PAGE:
Dr. Walter Drzewieniecki (1914-2010) was a distinguished SUNY Buffalo State College professor, Polish-American community activist, and decorated Polish Army WWII veteran. Born in Poland, he was commissioned as an officer in the Polish Army in 1937 after attending a military academy. He fought in the September 1939 campaign in defense of Poland against German invasion and was decorated several times for bravery. After Poland’s defeat, he joined the Polish resistance and, in 1940, escaped through Nazi-occupied Europe to the Middle East where he joined the Polish 2nd Corps. Before participating in the Italian Campaign, he taught at a Polish military school in Palestine and took courses at a British officer’s school. In Italy, he served in the operational staff of the Polish Army commander, General Anders, and participated in the famous battle of Monte Cassino. He ended his participation in WWII as chief of staff of the Polish division that captured Bologna. The Drzewieniecki Collection includes many valuable documents and photos related to the participation of the Polish armed forces in WWII.

When the war ended, he married Zofia Krzyżanowska. The Drzewienieckis then went to England and from there, in 1947, to Canada, where their daughter, Joanna, was born. In 1950, they immigrated to the United States where they lived for the rest of their lives. After owning farms in Canada and Wisconsin, Drzewieniecki finally realized his dream of furthering his education and received his Ph.D. from the University of Chicago in 1963. That same year he became a History professor at SUNY Buffalo State College where he had a distinguished career until his retirement in 1981. He served as Chairman of the History Department and founded the East European and Slavic Studies Program which featured a unique combination of courses, cultural events, and support from Buffalo’s East European communities. He also headed the Ethnic Heritage Studies Program. In recognition of his work, he received one of the State University of New York at Buffalo 125th Anniversary Awards. Finally, Drzewieniecki was a Polish community activist from his arrival in the U.S. to his death, as well as a recognized leader of the Buffalo Polish-American community. Drzewieniecki published books and articles in both in English and Polish. In addition to academic topics, he wrote widely on his own and Polish participation in WWII and on Polish-American community affairs.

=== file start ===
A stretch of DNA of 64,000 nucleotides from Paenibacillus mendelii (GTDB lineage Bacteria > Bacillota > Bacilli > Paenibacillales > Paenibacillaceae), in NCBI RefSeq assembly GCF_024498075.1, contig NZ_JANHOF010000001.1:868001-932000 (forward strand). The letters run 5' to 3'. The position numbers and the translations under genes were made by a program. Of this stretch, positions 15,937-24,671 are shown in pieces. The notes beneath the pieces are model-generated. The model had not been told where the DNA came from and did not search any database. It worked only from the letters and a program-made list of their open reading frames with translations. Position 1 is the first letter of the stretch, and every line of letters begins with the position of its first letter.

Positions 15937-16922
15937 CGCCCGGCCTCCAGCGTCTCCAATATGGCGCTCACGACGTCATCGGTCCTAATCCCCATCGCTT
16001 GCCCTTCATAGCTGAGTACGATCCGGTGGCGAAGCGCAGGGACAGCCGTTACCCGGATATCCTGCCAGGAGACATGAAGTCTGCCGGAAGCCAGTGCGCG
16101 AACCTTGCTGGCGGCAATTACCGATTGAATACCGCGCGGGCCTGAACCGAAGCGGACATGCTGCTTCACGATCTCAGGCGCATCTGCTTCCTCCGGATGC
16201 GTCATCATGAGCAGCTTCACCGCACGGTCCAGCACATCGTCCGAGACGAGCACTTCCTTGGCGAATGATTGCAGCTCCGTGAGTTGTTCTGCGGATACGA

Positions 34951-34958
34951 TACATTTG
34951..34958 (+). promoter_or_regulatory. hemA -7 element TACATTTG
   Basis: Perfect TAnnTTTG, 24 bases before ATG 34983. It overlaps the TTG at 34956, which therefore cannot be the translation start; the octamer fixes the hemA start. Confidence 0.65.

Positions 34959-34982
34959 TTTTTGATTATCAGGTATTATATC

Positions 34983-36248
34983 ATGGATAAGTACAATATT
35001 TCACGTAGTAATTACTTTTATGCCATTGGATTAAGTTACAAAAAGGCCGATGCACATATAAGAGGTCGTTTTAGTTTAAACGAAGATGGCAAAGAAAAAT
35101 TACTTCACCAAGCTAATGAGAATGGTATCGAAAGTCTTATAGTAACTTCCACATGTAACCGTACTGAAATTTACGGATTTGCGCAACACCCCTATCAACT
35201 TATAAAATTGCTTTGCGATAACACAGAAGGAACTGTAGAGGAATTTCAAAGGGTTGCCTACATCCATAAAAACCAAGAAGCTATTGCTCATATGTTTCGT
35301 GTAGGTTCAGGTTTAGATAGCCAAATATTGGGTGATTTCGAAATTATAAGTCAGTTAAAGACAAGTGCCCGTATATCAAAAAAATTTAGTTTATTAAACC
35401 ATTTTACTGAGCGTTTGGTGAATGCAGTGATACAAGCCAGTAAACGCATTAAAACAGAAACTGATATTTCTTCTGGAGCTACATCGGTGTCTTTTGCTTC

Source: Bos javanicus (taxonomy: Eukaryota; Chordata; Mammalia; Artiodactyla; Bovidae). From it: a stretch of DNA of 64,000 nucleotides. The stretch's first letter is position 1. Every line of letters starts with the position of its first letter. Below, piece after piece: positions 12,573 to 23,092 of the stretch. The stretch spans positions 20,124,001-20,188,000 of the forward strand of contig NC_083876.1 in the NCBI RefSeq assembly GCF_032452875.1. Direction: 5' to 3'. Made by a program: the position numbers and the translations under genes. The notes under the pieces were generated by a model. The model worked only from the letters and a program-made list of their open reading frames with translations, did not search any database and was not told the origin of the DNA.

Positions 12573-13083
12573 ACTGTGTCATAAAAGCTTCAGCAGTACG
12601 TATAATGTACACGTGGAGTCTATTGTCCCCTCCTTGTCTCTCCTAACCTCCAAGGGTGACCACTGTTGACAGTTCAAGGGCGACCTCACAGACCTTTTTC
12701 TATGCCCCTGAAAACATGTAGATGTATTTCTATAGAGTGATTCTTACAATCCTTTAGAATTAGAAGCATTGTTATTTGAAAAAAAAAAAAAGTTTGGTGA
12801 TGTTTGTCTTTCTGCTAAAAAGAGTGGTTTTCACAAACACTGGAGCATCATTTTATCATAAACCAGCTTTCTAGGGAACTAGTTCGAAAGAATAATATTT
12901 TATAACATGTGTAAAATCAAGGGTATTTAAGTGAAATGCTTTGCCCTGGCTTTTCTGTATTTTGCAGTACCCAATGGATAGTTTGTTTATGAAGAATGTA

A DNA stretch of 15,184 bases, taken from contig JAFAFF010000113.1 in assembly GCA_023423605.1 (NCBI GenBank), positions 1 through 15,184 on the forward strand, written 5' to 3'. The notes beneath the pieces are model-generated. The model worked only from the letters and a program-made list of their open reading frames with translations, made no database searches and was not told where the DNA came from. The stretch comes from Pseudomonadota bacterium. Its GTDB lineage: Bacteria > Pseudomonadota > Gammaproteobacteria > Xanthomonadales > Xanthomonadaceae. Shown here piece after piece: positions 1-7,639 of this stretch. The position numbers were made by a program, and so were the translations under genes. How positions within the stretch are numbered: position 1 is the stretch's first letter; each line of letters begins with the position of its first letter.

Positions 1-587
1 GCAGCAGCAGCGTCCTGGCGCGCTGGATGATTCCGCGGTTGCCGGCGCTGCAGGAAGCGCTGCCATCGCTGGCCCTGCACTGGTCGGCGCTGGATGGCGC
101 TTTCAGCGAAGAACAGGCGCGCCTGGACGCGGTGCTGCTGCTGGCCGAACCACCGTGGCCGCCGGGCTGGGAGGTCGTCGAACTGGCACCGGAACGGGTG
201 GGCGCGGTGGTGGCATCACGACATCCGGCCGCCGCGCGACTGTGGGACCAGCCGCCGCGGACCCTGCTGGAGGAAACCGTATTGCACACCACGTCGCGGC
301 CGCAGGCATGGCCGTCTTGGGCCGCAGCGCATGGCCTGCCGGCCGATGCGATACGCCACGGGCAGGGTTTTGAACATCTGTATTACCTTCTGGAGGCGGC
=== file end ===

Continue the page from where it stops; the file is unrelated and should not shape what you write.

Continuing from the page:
Browse the Walter Drzewieniecki collections:

Walter Drzewieniecki Family Photos

World War II Photos

WWII Documents